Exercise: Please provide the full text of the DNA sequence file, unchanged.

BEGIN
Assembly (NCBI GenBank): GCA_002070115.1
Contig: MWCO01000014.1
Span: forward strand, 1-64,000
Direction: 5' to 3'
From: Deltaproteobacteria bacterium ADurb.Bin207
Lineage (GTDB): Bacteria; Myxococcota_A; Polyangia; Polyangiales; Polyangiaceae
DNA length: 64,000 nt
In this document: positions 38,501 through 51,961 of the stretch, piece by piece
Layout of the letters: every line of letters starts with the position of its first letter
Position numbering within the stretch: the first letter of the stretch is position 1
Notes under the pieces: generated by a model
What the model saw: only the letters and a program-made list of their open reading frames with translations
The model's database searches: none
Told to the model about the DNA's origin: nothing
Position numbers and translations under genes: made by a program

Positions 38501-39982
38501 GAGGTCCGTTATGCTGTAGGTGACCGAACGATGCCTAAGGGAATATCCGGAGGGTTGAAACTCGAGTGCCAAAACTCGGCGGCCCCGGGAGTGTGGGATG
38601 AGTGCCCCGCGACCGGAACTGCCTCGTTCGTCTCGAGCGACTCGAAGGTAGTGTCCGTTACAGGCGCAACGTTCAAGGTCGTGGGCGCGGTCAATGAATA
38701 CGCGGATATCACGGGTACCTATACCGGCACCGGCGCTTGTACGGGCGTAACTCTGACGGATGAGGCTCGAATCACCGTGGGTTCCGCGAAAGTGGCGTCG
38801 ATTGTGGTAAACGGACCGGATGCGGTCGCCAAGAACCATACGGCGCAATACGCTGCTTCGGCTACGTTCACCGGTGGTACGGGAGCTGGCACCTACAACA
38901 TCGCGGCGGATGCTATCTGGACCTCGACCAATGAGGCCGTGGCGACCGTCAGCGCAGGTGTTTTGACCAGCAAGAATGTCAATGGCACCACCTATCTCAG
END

Assembly (NCBI GenBank): GCA_002070115.1
Contig: MWCO01000014.1
Span: forward strand, 1-64,000
Direction: 5' to 3'
From: Deltaproteobacteria bacterium ADurb.Bin207
Lineage (GTDB): Bacteria; Myxococcota_A; Polyangia; Polyangiales; Polyangiaceae
DNA length: 64,000 nt
In this document: positions 38,501 through 51,961 of the stretch, piece by piece
Layout of the letters: every line of letters starts with the position of its first letter
Position numbering within the stretch: the first letter of the stretch is position 1
Notes under the pieces: generated by a model
What the model saw: only the letters and a program-made list of their open reading frames with translations
The model's database searches: none
Told to the model about the DNA's origin: nothing
Position numbers and translations under genes: made by a program

Positions 38501-39982
38501 GAGGTCCGTTATGCTGTAGGTGACCGAACGATGCCTAAGGGAATATCCGGAGGGTTGAAACTCGAGTGCCAAAACTCGGCGGCCCCGGGAGTGTGGGATG
38601 AGTGCCCCGCGACCGGAACTGCCTCGTTCGTCTCGAGCGACTCGAAGGTAGTGTCCGTTACAGGCGCAACGTTCAAGGTCGTGGGCGCGGTCAATGAATA
38701 CGCGGATATCACGGGTACCTATACCGGCACCGGCGCTTGTACGGGCGTAACTCTGACGGATGAGGCTCGAATCACCGTGGGTTCCGCGAAAGTGGCGTCG
38801 ATTGTGGTAAACGGACCGGATGCGGTCGCCAAGAACCATACGGCGCAATACGCTGCTTCGGCTACGTTCACCGGTGGTACGGGAGCTGGCACCTACAACA
38901 TCGCGGCGGATGCTATCTGGACCTCGACCAATGAGGCCGTGGCGACCGTCAGCGCAGGTGTTTTGACCAGCAAGAATGTCAATGGCACCACCTATCTCAG